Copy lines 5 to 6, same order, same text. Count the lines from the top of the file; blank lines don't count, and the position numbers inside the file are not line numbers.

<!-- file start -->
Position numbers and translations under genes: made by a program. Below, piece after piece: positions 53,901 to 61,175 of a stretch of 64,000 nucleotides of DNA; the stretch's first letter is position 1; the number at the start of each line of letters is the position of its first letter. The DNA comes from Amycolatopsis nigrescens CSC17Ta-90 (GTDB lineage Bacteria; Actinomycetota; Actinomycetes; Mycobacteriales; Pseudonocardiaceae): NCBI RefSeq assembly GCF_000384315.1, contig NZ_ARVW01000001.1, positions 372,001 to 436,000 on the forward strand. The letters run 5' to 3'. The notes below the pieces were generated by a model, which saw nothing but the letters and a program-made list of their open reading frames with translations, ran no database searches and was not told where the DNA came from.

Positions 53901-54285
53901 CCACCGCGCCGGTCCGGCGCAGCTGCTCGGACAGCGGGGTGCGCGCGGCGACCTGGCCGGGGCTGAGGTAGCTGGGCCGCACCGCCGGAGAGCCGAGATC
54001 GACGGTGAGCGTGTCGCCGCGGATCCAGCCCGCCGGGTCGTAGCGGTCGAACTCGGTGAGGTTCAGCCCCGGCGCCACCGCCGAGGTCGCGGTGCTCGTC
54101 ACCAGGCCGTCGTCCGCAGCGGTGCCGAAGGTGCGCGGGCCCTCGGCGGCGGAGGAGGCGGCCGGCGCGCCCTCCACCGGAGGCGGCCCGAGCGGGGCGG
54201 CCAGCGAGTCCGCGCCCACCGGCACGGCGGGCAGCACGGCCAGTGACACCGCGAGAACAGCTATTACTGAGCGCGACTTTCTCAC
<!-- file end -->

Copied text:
54101 ACCAGGCCGTCGTCCGCAGCGGTGCCGAAGGTGCGCGGGCCCTCGGCGGCGGAGGAGGCGGCCGGCGCGCCCTCCACCGGAGGCGGCCCGAGCGGGGCGG
54201 CCAGCGAGTCCGCGCCCACCGGCACGGCGGGCAGCACGGCCAGTGACACCGCGAGAACAGCTATTACTGAGCGCGACTTTCTCAC